Monday, 14 December 2015

Skills in Hero Kids, part 1

The other day my four year old son Connor and I were preparing for a Hero Kids™ adventure and I asked him to pick out the Kids who would be going on the latest adventure. It’s just he and I playing, so I tell him to pick three Kids from the stack I have. This involves him in the set up, and gives me a few moments to sort out the maps and gather the needed monsters for the adventure.

Don't forget the Healer!
Connor went through them all and was talking to himself as he selected each, espousing the comparative merits (as he saw them) of one Hero over another, at one point I was rather amused when he declared, “...and we need Sally the Healer. You have to have a Healer in case a monster attacks because she can use her magic to heal you.” Apparently, the gamer trope of always including a Cleric in your party is quickly learned, even at an early age!

Speaking of learning things, Hero Kids™ has a pretty fast and loose skills system.  It works, but it’s not an exact system. Even the game’s designer, Justin Halliday often inserts new skills in the Ability Tests of his adventures. Sadly, there is no official method for a Hero to acquire new skills.

Now, for the occasional one-off game, this isn’t really an issue. If an Dexterity (Traps) Ability Test is called for, the absence of of a Traps Skill isn’t really THAT big of a deal - for your average 4-6 year old you can simply hand-wave it and move on. However, if you have a gamer who is a bit older or more experienced, they may start asking what Skill relates to Traps, or to Swimming, Climbing, Acrobatics, Riding, etc. Perhaps they are using the same Hero repeatedly and want to learn a new skill not covered by the default handful or the single starting Skill each Hero has. Thankfully, the skills system is easily expanded to include any new skills that come up, and can even be further expanded to permit long-term advancement in a variety of ways.

Recently, I went through the adventures from both the fantasy and the Space Expansion published as of Dec 2015, gathered all the skills mentioned by name from every Ability Test, and added a couple of my own as inspiration struck. Out of the almost 40 different skills I found (plus the handful I added), only 19 are mentioned in the rules, with many of them grouped under a single icon -  the “book” icon serving as the indicator of the skills Knowledge, History, and Lore, the “mask” covering both Disguise and Sneaking, etc.

Also, there are several skills I found which are overly similar for the intended low complexity level of this game: Herbalism & Herbs, Stealth & Sneaking, Speaking & Talking, Driving & Piloting, and so on. There is a definite opportunity to expand on skills. I propose the following replacement Skill system:

Alternate Primary & Speciality Skills System

Heroes have two kinds of Skills to draw from to perform various tasks during the roleplaying adventure, Primary and Speciality Skills.

A Primary Skill covers a broad range of actions and add one extra die to Ability Tests involving that skill. Thus, if performing a Dexterity (Stealth) Ability Text, a Hero would roll their Dexterity die pool, plus one die for the Ability Test, and one die for the relevent Primary Skill.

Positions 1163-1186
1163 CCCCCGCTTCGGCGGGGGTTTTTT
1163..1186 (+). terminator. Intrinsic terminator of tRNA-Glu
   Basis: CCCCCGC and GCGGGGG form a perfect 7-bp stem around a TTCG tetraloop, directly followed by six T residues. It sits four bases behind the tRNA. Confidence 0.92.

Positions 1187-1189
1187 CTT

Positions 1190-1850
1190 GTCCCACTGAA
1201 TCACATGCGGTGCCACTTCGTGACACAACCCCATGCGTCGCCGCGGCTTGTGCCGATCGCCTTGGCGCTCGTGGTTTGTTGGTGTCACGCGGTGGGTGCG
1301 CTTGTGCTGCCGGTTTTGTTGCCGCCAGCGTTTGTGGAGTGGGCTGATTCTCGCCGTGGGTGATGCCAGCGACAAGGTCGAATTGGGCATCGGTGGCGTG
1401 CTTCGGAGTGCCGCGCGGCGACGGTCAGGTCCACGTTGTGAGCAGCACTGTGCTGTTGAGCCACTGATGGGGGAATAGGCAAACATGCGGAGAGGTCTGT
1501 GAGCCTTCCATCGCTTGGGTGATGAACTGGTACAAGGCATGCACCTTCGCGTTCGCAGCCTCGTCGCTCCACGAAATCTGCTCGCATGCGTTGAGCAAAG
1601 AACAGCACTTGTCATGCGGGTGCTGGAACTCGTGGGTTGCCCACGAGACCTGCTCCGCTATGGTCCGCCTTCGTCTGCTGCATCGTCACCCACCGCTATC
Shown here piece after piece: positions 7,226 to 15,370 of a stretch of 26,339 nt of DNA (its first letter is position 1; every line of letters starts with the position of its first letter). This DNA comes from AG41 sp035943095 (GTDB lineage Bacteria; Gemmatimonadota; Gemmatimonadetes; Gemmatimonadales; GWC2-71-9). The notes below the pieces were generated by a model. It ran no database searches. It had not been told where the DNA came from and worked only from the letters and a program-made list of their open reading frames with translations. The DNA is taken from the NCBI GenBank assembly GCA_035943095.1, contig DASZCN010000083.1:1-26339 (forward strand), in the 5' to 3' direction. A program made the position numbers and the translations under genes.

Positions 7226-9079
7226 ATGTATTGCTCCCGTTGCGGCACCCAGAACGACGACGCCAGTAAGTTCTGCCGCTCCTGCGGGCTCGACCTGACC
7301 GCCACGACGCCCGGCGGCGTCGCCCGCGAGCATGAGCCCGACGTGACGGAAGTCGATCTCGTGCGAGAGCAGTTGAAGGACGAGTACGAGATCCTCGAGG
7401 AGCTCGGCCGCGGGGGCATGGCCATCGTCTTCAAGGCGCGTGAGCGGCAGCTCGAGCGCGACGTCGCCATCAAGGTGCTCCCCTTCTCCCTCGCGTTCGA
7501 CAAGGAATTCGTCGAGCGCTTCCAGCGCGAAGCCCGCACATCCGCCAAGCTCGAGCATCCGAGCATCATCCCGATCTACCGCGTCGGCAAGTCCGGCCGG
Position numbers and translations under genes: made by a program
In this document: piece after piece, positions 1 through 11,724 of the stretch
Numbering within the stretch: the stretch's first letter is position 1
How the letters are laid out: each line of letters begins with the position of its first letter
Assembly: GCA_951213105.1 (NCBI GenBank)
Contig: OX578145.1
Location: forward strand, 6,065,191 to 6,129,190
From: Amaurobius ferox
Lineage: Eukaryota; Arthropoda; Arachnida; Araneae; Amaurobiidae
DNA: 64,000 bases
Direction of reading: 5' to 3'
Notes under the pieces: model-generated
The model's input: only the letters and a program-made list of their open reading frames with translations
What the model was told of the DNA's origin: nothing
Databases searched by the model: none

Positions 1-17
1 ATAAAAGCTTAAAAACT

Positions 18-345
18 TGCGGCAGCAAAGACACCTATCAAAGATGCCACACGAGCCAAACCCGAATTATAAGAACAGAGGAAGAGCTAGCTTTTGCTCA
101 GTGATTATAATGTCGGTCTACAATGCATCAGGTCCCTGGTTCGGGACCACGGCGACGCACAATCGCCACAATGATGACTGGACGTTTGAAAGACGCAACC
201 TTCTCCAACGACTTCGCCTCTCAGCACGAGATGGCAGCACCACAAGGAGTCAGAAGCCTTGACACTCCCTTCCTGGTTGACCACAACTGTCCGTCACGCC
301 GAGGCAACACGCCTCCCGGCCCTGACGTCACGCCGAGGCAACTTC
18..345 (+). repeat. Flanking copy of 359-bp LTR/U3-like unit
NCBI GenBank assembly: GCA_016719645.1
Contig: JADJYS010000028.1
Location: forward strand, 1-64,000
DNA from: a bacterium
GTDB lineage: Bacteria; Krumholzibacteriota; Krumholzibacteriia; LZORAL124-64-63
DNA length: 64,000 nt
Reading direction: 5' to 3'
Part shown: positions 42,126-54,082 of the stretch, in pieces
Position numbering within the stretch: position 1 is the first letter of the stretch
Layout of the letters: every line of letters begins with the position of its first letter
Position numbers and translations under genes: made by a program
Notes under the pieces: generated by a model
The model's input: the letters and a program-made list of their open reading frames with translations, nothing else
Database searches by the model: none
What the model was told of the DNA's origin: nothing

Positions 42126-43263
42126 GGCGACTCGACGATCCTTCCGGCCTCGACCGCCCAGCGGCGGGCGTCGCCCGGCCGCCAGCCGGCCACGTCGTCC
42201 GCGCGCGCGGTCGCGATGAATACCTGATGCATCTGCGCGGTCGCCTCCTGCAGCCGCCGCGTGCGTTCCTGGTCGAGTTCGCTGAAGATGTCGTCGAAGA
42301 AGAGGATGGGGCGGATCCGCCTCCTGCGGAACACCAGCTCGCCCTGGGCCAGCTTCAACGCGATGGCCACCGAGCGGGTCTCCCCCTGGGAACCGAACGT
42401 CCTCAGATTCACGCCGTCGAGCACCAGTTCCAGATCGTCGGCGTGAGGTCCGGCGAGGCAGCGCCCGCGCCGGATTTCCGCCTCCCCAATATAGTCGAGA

A Speciality Skill covers a more specific focus of actions relating to the associated Primary Skill, and reduce the difficulty of a test by one. Thus, a Hero performing a Dexterity (Stealth/Traps) Ability Test at difficulty 6 would roll their Dexterity die pool, adding 1D6 for the Ability Test, one die for the Primary Skill, with a reduced difficulty of 5 from havng the Traps Speciality Skill.

To use the example above, each Skill Listing would look like this:

Stealth: (Primary) This is the art of sneaking around, concealing oneself, and otherwise using such things as your surroundings, your attire, and other methods to evade detection of yourself or an object. Speciality Skills: Disguise, Hiding, Traps.
    Disguise: (Speciality) This is the ability to make one thing look like another. For example, making yourself look older, or making a trap look like an ordinary section of the floor.
    Hiding: (Speciality) This skill focuses on making something or someone go unnoticed. Effectively using the shadows, or knowing just how to best hide behind a group of trees comes under this.
    Traps: (Speciality) You know all the dirty tricks used to ensnare, imprison, entomb, mangle, or otherwise impede people who are going where they’re not wanted. Making, finding, and disabling all manner of traps is your speciality.

Technically, one can still perform the tasks of Disguise, Hiding, and working with Traps without the Stealth Specialities, but they wouldn't gain the difficulty reduction. I went with assigning a difficulty reduction to Speciality Skill instead of an additional dice as I didn't want to have too many sources of dice pool increases, plus this method should work out to be a lesser bonus than a full extra D6.

I'll follow up in my next post with a full treatment of this alternate skill system, complete with all skills, rules for assigning them to a Hero, and a means of skill-oriented character advancement. This post is rather long enough right now, and I just want to get the idea out there first. Let me know what you think so far, and soon I'll post part two.